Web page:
Nicholas Childs’ brother Robert penned this lovely, singing arrangement of John Goss’s Praise My Soul, the King of Heaven. How wonderfully refined this band is in quiet passages, and how impassioned in the more expansive episodes; the recording is full and weighty, with no hint of stress in the climaxes, both here and in the contemporary Martin Nystrom setting of As the Deer Pants for the Water. It’s not a particularly inventive piece but it has its moments, notably those gentle timp strokes. Howells, who also wrote a setting of Psalm 42 - more poetically rendered as ‘Like as the Hart Desireth Waterbrooks’ - is represented in Wilby’s arrangement of All My Hope on God is Founded. Again there’s plenty of heft, the organ adding welcome ballast. It is surely one of the most satisfying items here, those cymbal-capped climaxes especially well caught.
But the best is yet to come. First is the arrangement of the Benedictus from Karl Jenkins’ Mass for Peace, with haunting solos from Zoe Hancock on flügelhorn and Gary Curtin on euphonium. There’s a heart-stopping purity to their playing, gently accompanied as they are by the band; but there’s muscle and sinew too, those sudden drum thuds both powerful and startling. The other work that stands out because of its fine solo - Richard Marshall on cornet - is Wilby’s arrangement of Mendelssohn’s O for the Wings of a Dove from Hear My Prayer. It’s a sweet tune that can so easily succumb to cloying piety, but it’s played here with the utmost sensitivity and good taste. Yet another gem in a disc liberally studded with sparklers.
And there’s more. My favourite track has to be William Henry Monk’s Eventide (Abide with Me) in a gorgeous arrangement - for band alone - by Karl Jenkins and Peter Graham. It’s one of those unforgettable pieces that never ceases to work its magic. What a spell it casts here, the music as serenely autumnal as I’ve ever heard it. Discretion and good judgment triumph once more, a familiar tune made all the more affecting by its simplicity of utterance. All very different from the virtuosic, large-scale arrangements, the Boëllmann Prayer certainly has its inward moments, the band discreet and finely calibrated, the Toccata gruff and grand. What a thrilling noise the band makes in those pounding tuttis and blazing finale.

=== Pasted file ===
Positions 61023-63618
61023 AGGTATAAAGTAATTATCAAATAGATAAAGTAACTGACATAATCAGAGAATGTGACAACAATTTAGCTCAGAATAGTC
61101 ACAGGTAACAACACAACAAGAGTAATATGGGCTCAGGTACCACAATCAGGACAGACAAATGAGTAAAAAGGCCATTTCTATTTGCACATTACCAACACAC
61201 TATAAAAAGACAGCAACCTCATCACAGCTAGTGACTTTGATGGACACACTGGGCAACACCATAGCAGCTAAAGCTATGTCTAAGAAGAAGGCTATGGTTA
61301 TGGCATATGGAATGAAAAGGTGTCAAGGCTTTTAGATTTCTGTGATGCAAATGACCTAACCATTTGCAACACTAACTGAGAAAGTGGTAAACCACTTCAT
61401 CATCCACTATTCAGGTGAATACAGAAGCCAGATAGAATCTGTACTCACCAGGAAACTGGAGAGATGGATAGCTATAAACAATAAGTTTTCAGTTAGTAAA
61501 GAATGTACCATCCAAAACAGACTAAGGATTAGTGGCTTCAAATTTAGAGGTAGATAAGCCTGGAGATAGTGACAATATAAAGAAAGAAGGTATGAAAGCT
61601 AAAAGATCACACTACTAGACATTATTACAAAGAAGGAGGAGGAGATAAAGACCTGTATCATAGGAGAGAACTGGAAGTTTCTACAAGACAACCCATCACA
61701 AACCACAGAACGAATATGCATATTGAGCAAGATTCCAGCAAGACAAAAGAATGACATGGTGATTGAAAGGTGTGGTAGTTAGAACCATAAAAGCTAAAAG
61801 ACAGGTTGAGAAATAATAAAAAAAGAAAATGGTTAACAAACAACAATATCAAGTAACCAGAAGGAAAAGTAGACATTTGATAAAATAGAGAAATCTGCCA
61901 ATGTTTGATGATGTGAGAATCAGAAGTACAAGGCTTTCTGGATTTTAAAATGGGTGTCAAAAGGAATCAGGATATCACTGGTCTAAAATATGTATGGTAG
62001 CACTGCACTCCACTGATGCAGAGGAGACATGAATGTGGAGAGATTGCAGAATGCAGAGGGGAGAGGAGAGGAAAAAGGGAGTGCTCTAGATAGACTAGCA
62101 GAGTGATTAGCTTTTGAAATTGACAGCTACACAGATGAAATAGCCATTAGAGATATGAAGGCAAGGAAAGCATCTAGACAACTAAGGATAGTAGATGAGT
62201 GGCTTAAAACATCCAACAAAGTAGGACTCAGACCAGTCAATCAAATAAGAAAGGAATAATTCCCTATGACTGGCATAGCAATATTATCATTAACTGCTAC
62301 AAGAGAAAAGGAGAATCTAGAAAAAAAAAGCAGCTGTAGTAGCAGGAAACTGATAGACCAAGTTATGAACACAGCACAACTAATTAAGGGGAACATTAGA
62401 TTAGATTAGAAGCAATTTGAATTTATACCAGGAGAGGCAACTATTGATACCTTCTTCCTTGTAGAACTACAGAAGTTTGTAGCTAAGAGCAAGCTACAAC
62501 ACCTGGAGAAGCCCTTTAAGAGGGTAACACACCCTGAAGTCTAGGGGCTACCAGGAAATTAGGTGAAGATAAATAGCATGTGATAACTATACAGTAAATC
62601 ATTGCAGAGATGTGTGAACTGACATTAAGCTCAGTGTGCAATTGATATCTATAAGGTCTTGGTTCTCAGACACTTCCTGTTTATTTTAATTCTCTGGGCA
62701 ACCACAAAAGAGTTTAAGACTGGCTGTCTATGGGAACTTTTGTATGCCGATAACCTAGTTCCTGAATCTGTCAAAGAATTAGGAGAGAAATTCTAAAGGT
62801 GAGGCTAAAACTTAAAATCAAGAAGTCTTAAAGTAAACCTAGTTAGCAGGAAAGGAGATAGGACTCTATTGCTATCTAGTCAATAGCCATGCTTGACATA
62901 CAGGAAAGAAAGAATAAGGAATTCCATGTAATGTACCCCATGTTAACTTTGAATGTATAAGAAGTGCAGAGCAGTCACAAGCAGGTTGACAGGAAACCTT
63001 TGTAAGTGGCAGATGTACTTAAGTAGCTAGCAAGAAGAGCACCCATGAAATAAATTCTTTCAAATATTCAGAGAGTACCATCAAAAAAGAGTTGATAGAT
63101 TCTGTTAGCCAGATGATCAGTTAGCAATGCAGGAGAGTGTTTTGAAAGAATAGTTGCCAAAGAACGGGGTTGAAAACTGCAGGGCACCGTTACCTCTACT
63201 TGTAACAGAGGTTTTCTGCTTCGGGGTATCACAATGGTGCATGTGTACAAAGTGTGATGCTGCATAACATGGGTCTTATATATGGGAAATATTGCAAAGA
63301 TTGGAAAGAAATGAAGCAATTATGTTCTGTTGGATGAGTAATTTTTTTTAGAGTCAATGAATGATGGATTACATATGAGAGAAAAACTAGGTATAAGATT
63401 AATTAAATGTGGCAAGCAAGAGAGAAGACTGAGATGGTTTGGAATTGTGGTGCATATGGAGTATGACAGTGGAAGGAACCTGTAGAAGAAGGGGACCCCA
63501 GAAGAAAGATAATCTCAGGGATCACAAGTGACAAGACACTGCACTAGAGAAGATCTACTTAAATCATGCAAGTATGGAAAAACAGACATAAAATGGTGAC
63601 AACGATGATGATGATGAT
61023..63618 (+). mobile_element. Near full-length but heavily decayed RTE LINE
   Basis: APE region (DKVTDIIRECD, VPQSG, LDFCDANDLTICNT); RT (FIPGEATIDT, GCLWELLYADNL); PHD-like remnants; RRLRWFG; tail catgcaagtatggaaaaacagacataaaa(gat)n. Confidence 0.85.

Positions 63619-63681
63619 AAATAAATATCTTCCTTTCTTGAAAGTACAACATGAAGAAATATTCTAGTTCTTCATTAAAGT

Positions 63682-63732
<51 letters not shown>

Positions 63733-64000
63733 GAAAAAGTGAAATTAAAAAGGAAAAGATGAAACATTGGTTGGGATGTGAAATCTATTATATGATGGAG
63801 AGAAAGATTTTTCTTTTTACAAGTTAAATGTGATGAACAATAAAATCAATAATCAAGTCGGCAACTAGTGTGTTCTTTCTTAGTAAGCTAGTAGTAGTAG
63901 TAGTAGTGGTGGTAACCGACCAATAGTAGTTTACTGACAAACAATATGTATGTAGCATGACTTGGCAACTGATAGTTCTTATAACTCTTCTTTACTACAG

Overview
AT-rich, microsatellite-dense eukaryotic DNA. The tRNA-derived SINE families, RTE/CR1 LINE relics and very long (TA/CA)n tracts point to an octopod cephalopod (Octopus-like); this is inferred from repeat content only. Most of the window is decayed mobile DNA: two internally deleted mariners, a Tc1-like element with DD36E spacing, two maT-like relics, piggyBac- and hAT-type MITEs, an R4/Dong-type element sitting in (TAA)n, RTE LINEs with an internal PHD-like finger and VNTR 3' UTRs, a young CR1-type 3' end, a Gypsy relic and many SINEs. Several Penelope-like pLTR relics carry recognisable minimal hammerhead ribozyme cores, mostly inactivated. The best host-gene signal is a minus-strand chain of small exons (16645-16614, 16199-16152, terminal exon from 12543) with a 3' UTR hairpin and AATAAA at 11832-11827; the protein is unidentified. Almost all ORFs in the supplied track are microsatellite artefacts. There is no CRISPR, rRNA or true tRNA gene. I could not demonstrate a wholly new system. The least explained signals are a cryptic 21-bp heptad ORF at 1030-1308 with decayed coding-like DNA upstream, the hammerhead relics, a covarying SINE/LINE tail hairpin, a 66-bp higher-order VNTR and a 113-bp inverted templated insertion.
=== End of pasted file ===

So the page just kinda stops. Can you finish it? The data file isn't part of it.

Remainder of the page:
There’s no shortage of spectacle in Walton’s royal crowd-pleaser, Crown Imperial, written for the coronation of King George VI in 1937. There’s no lack of weight either thanks to the terrific organ part. The band plays with its usual fluency and flair. It’s a flamboyant work that can be overbearing, yet director Childs holds it all together remarkably well; ditto Wilby’s tub-thumping arrangements of Elgar’s Nimrod and Finale from Enigma. As ever, articulation is impressive and detail well preserved, the disc concluding with a thrilling flourish.
I have yet to hear the first volume in this series, but if it’s half as good as this one it will be worth acquiring. This is a well-chosen programme, with plenty of variety in terms of weight, style and forces deployed. Indeed, it’s surprisingly easy to listen to this anthology in one sitting, even allowing for repeats of some tracks along the way. And despite the different acoustics - and having to splice in the Bristol organ - the recording team has done an excellent job. The liner-notes are basic but well laid out. Sung texts are not provided.
Another disc with broad appeal, from one of the best bands in the business.
Dan Morgan
Another disc with broad appeal, from one of the best bands in the business.